Home
Guest Posts
Print|Email|Text Size: ||
Five Year Katrina Anniversary
Today, we remember and reflect
Thousands of dogs and cats were rescued from homes in the weeks following Hurricane Katrina.

When my husband and I evacuated our New Orleans home the day before Hurricane Katrina made landfall, we assumed that this would be an unexpected, albeit nice visit with my parents in the Chicago area. Surely, we’d head back in a week or so. On August 29, 2005, we learned our fate; there was no going home.

In shock, I took comfort in the fact that our beloved pets – four dogs and two cats – were safe with us. It soon became clear that many other people were not so fortunate and thousands of dogs and cats were in danger of dying due to starvation, heat or worse. Animal lovers from around the country poured into New Orleans and Mississippi, selflessly sacrificing their time and money to save as many pets as they could.

I admired their efforts and yet, I felt for those owners who were unable to bring their pets with them and desperately tried to track them down. In some cases, the pet was found only to have the new owner refuse to reunite them, claiming that the animal had been abandoned, or neglected prior to the storm.

When I interviewed people frantically looking for their animals, I started to have nightmares. The most vivid opened with me sitting in a beautiful old theater and spotting my pets near a woman a few rows away. I called out to her, “Those are my dogs and cats! I need to take them home!” The woman turned toward me and said, “You can’t. You have no home.”

The first time I needed to take one of my dogs to a vet in Illinois, I was asked about his breed and where he was from. I said Louisiana and the tech said, “Oh, a Katrina dog!” No, I corrected her. He is from Louisiana and so am I.

Five years later, and having relocated to the Chicago area, I still occasionally hear people refer to their Katrina dog or cat. Though I am glad that these animals survived, honestly, the label makes me wince. Had we not been able to transport our pets with us, would someone else be calling my 13-year-old Catahoula, Desoto, their “Katrina” dog? Would he have a different name? Would all four dogs, even our Pit Bull mix, Shelby, have been saved? Our cats, Cricket and Bruiser Bear, are siblings. Would they have been separated?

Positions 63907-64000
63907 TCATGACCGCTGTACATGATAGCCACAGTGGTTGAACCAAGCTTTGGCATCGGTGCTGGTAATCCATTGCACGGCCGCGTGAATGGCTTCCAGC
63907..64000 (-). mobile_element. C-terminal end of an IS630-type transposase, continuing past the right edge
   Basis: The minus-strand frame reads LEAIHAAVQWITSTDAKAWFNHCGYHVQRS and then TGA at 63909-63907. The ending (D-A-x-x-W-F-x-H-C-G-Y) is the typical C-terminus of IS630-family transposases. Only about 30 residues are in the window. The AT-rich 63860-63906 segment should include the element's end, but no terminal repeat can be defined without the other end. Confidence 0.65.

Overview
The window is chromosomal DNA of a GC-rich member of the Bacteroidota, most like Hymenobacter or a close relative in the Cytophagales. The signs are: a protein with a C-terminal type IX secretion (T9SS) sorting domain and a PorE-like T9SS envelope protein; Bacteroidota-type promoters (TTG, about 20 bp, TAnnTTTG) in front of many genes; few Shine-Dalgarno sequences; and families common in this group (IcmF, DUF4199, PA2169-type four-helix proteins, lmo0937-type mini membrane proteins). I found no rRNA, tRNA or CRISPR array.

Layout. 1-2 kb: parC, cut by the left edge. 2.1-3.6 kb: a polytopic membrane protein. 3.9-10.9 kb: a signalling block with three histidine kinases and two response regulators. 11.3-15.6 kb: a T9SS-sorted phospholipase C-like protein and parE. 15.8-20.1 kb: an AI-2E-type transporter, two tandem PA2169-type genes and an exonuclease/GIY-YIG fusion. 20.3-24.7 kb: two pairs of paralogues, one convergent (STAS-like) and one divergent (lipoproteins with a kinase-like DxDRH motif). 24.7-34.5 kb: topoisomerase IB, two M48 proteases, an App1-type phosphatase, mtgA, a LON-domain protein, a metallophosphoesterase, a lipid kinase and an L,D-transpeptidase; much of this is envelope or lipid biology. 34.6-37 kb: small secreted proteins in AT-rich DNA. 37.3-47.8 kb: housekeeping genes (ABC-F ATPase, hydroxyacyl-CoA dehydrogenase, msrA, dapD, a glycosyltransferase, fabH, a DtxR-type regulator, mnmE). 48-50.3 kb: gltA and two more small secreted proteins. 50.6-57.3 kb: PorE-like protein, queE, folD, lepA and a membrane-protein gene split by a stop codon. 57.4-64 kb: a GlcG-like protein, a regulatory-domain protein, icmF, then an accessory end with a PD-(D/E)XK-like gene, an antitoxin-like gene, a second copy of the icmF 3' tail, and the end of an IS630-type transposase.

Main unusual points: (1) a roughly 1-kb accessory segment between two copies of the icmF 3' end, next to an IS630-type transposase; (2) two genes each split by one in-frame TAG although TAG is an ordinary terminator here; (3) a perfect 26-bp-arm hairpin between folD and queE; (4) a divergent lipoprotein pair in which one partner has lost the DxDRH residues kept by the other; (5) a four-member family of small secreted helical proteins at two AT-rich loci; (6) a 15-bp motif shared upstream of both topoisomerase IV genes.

Of course, the alternative would’ve been far worse. In the weeks and months after the biggest man-made disaster in U.S. history, I heard from friends and neighbors what happened to people and pets who were not rescued in time. I saw graphic images on websites and in the news. They are impossible to forget, and they shouldn’t be forgotten.

Fortunately, the lessons gleaned from this tragedy should prevent any animal from being left behind again. Thanks to the PETS Act, people are allowed to bring their pets with them to an emergency shelter. The Louisiana SPCA has since rebuilt, giving safe haven to homeless and unwanted pets in a beautiful, modern shelter. Plus, its volunteer and adoption programs are stronger than ever.

Civic activism became a new, necessary way of life. Local animal lovers and the LA/SPCA persuaded the city council to pass the Intact Dog Ordinance earlier this year, a major victory in the cause against pet overpopulation.

Challenges remain, but as a Katrina survivor once said, New Orleans will always be between storms. The difference is now we are prepared to ride them out.

Print|Email

Julia Kamysz Lane, owner of Spot On K9 Sports and contributing editor at The Bark, is the author of multiple New Orleans travel guides, including Frommer’s New Orleans Day by Day (3rd Edition). Her work has also appeared in The New York Times Magazine, Poets and Writers and Publishers Weekly.

SpotOnK9Sports.com
CommentsPost a Comment
Please note comments are moderated. After being approved your comment will appear below.
Submitted by Alexis Madison | August 30 2010 |

I really wish that the rather "weak" legislation designed to allow people to evacuate in disasters with their pets was actually followed by law enforcement and emergency volunteers, too many of them either never having heard of the new law or having no intention of following the new law. I recall in Washington state in a flooding episode about a year or so ago a policeman actually used physical force against a woman who was trying to get her dog out of harm's way. She finally screamed at the top of her lungs that she was not leaving without her dog and somehow broke away from this overzealous cop and was able to get to her dog. It was all over the news in western Washington. The cop's response was "it's just a dog." Truly! In THIS day and age, to have law enforcement say such a thing -- !!

Submitted by Ronnie | August 30 2010 |

I live at the tip of Texas, near the coast and the Mexican border. We went through Hurricane Dolly in '08, and while not as devastating as Katrina, we went for almost a week without power. During that time, I had to care for my mom, myself, and my Doxie, Max. Finding ice and clean water for all three of us was a hassle...again, nothing on the scope of Katrina. But I made up my mind after that, we would evacuate even if the next one was a Category 2...and Max is coming with us. I will not leave my mom and him behind.

Submitted by Pamela | August 31 2010 |

We have so much to learn. Caring for animals and caring for people is not one or the other. We're inextricably linked.

The PETS act is only a first step in this realization. Change is coming.

More From The Bark

By
Lisa Wogan
By
Lisa Wogan
By
Lisa Wogan
More in Guest Posts:
Career Moves
Timmy's Amazing Transformation
Learn How To Train Dogs at ClickerExpo 2015
Defusing Awkward Situations
From the Streets to the Gallery, All Thanks to the Dog
Jedi Surfs
This Dog Loves Guitar!
Play Ball
Hope Needs a Forever Home
Dogs and Lipomas